Wright: I think differently about the two medias.  The audience for both can be quite different.  However, I am starting to convert some stories across both formats.   For example you can buy the Light of Darkness series in comic format and in book format.  There are subtle differences in the way I tell the story, but it works.  Sometimes I write a comic then realize it would be a great book—The Lawless Ones, which is a comic, I really want to write as a novel as I know it will broaden the audience for the story and would make a great book.  Currently I’m working on a book called The Trees that Bled – it’s about Satanism.  The more I’m writing it the more I can see it as a graphic novel.

Me: Who are some of your inspirations as a writer?

Wright: People think that because I write horror it’s what I would read or like.  It is, but mostly in comic format and on film.  Book-wise I tend to read a lot of history and factual works, but I’m a big fan of Jonathan Maberry, Robert Kirkman and of course George Martin.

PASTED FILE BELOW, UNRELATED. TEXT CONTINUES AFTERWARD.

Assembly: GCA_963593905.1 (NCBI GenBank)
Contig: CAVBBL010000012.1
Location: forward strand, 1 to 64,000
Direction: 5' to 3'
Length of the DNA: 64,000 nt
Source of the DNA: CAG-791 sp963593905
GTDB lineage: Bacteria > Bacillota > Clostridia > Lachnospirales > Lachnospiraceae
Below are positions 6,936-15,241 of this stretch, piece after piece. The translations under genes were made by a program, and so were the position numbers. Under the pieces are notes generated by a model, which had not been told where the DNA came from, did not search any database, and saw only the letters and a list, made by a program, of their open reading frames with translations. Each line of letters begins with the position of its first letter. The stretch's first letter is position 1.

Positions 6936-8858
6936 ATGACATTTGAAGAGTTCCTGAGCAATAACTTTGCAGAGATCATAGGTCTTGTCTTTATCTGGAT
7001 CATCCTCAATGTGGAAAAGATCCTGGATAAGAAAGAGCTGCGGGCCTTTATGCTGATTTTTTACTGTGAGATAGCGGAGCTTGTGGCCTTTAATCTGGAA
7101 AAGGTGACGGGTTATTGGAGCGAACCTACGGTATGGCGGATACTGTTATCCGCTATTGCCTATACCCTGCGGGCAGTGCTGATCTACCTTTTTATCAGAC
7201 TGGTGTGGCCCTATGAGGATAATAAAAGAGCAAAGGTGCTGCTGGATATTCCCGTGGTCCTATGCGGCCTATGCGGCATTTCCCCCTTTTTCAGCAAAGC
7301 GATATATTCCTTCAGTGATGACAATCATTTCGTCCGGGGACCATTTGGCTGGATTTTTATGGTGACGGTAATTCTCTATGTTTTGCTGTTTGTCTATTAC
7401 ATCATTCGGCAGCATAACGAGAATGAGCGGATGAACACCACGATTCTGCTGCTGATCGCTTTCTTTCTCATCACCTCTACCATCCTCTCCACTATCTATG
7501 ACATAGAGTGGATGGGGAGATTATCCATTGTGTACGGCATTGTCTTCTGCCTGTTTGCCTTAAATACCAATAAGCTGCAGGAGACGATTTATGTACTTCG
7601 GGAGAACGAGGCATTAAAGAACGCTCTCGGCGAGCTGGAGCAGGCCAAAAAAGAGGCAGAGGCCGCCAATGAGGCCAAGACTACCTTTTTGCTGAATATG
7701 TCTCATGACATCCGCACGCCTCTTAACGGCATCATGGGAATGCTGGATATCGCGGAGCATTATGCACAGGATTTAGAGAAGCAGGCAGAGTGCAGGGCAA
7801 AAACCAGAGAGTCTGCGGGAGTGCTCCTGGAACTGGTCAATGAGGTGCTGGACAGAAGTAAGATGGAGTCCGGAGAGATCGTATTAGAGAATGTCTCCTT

Me: What inspirational words do you have for aspiring comic book writers?

Wright: All I can say to anyone wanting to write either comics or books is hurry up and do it as I’m waiting to read your great works!  You’ll only regret it if you don’t write and remember you only get better by doing it regularly.

Carlos Villas

Me: How would you describe your art style and how it matches the mood of the series?

Carlos Villas: I wouldn't know how to exactly describe my style (if i have any at all).  I’ve always wanted to keep a balance between technique and strength, trying to achieve transmitting the feeling or idea I want with the best possible technique, so I started with an expressionistic way of painting and tried to get it closer and closer to the vision I have in my head by trying to improve technically.  

What’s really clear to me is that I love to do paintings that are a PUNCH TO THE FACE, something that really hits you and makes you want to see what`s happening in there… and I think that’s where my artwork fits right in the mood of Blood Red Moon.  Victor and I want to make this story as raw and strong as possible, and I think we are slowly but surely taking it there.  I love this Picasso quote: “…after all, you can only work against something, even if it`s yourself.”

Me: What tools do you use when creating your artwork?